News Feature | May 21, 2014

Hillshire And Hormel Battle Rising Meat Prices With Diversity

By Karla Paris

Hillshire And Hormel Meat Battle

Reaching into segments outside of the meat business is the strategy in play for Hillshire and Hormel to overcome rising prices in each company’s niche

On May 12, Hillshire Brands, maker of products such as Jimmy Dean sausages and Ball Park franks, announced it would buy Pinnacle Foods in a deal valued at more than $6 billion.  Only three days later, on May 15, the meat processor announced the completion of its acquisition of Van’s Natural Foods from Catterton Partners. Van’s is a maker of better-for-you food focusing on taste, nutrition, simple/clean ingredients, and all-family appeal across multiple product lines, including frozen breakfast and snack foods.  The transaction was originally announced on April 21, 2014.

Hillshire isn’t alone, as Hormel has enacted plans to attract customers by expanding its product line. Hormel has expanded its offerings with the addition of SKIPPY peanut butter — a sign Hormel, much like Hillshire Brands wants a bigger piece of segments outside its core meat product portfolio.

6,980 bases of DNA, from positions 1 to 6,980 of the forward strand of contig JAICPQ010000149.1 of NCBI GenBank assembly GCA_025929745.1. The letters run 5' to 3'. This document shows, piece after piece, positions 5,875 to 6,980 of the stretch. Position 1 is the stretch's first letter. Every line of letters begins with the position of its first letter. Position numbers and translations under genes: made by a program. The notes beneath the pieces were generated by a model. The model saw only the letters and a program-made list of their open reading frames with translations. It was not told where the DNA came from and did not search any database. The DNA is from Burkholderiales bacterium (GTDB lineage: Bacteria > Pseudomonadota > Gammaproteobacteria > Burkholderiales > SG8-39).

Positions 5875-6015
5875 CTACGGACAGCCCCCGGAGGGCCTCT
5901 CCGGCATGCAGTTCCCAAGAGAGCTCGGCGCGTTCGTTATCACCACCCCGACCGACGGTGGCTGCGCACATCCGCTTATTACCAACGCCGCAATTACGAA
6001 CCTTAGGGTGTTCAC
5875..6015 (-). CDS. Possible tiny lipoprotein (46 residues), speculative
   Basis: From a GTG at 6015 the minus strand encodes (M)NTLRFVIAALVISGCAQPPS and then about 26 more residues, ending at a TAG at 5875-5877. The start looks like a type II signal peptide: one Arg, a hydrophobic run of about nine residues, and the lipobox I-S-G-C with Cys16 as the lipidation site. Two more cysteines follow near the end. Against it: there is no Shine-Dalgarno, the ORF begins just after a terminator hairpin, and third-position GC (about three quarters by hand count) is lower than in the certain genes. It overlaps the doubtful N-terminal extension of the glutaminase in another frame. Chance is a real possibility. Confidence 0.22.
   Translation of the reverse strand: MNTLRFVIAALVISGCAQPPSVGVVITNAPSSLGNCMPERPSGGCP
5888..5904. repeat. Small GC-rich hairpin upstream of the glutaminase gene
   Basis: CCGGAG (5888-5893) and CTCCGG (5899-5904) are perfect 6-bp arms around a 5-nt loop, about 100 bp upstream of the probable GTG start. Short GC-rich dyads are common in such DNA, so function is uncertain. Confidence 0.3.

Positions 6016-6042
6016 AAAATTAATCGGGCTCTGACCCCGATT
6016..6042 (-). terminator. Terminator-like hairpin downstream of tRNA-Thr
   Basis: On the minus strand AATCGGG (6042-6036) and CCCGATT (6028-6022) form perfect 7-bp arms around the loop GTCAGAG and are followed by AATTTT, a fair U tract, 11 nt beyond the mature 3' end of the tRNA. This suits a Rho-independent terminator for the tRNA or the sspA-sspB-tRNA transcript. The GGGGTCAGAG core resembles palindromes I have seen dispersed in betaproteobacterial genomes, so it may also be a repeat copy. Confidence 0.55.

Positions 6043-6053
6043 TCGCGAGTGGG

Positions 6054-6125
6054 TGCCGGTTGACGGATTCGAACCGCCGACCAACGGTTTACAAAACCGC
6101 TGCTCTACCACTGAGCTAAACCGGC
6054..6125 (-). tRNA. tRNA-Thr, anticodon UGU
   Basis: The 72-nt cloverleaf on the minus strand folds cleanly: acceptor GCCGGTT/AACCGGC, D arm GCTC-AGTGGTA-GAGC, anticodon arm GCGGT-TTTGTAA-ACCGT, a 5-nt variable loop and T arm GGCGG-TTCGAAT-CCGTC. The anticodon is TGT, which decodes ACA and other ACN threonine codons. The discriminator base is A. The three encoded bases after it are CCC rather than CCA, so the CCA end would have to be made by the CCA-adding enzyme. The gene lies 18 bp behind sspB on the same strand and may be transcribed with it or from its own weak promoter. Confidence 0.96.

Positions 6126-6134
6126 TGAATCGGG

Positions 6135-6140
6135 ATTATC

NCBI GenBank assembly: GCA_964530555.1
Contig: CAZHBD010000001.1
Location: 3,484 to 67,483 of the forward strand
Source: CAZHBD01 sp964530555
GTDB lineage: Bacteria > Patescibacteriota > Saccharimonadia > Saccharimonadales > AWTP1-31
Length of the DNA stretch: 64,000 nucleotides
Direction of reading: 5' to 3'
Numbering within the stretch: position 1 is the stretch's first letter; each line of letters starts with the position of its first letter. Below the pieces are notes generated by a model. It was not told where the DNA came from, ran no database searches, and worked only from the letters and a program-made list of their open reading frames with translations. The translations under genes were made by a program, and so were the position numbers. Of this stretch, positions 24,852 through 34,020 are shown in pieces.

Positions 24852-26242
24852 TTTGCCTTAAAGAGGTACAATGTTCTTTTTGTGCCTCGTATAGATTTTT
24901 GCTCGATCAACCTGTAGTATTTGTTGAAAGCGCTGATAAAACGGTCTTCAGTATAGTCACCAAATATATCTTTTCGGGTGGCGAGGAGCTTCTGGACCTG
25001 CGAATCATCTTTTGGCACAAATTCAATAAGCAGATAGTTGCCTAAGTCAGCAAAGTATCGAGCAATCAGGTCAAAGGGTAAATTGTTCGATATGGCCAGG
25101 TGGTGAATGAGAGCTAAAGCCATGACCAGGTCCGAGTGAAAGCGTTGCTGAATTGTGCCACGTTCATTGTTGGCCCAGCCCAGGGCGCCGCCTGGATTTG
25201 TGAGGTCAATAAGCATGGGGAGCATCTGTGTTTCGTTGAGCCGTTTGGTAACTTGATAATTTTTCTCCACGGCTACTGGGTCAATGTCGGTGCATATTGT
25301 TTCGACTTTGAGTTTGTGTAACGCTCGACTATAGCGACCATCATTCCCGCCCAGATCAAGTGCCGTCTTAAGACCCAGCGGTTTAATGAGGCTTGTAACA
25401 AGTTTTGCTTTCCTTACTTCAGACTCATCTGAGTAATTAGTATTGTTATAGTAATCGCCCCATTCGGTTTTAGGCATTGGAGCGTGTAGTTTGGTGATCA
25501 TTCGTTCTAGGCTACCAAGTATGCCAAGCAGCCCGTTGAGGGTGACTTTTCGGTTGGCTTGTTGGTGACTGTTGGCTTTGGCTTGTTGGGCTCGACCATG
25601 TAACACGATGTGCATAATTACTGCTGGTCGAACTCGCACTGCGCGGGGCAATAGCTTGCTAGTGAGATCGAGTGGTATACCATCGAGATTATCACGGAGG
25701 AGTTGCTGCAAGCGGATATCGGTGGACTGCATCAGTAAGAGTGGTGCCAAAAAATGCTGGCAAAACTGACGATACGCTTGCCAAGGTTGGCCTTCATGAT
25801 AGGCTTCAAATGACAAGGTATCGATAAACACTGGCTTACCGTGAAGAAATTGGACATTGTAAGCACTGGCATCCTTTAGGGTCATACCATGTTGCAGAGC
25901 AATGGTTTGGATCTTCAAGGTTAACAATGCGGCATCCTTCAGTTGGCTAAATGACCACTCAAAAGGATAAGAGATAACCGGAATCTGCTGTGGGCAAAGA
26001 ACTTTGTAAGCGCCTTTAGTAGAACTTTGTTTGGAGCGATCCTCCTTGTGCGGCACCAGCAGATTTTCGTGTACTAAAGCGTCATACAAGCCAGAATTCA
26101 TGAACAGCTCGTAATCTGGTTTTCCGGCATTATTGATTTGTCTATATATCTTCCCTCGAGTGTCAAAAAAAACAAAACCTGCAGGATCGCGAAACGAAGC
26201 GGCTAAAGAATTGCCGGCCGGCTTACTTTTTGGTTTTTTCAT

So what’s behind the recent rash of acquisitions from Hillshire Brands and other meat-based manufacturers? There is no doubt the manufacturers want to be present in more sections grocery stores, but analysts consider the acquisitions tied to the fact meat companies are investing in brands that aren't influenced by rising hog and cattle costs.  Consolidation continues to be evident in the meat business, especially because of long-term changes in the supply chain.

In March, Food Online discussed how Porcine Epidemic Diarrhea (PED) virus is affecting the nation’s pork supply spreading to at least 25 U.S. states, killing more than 4 million pigs in the process, according to the National Pork Producers Council.  This epidemic led to significant increases in the cost of pork, as wholesale-pork prices surged 18 percent last month, the most since April 2010. Prices are 28 percent higher than a year earlier, according to government data.

With the purchase and acquisition completion of yet another food manufacturer, Hillshire is positioning itself for improved profit margins by enlarging its grocery store footprint.  In an effort to reach outside of the deli counter, the company is branching out to other sections of the supermarket following the trend of consumers limiting how much meat they're eating along with the battle of rising meat prices.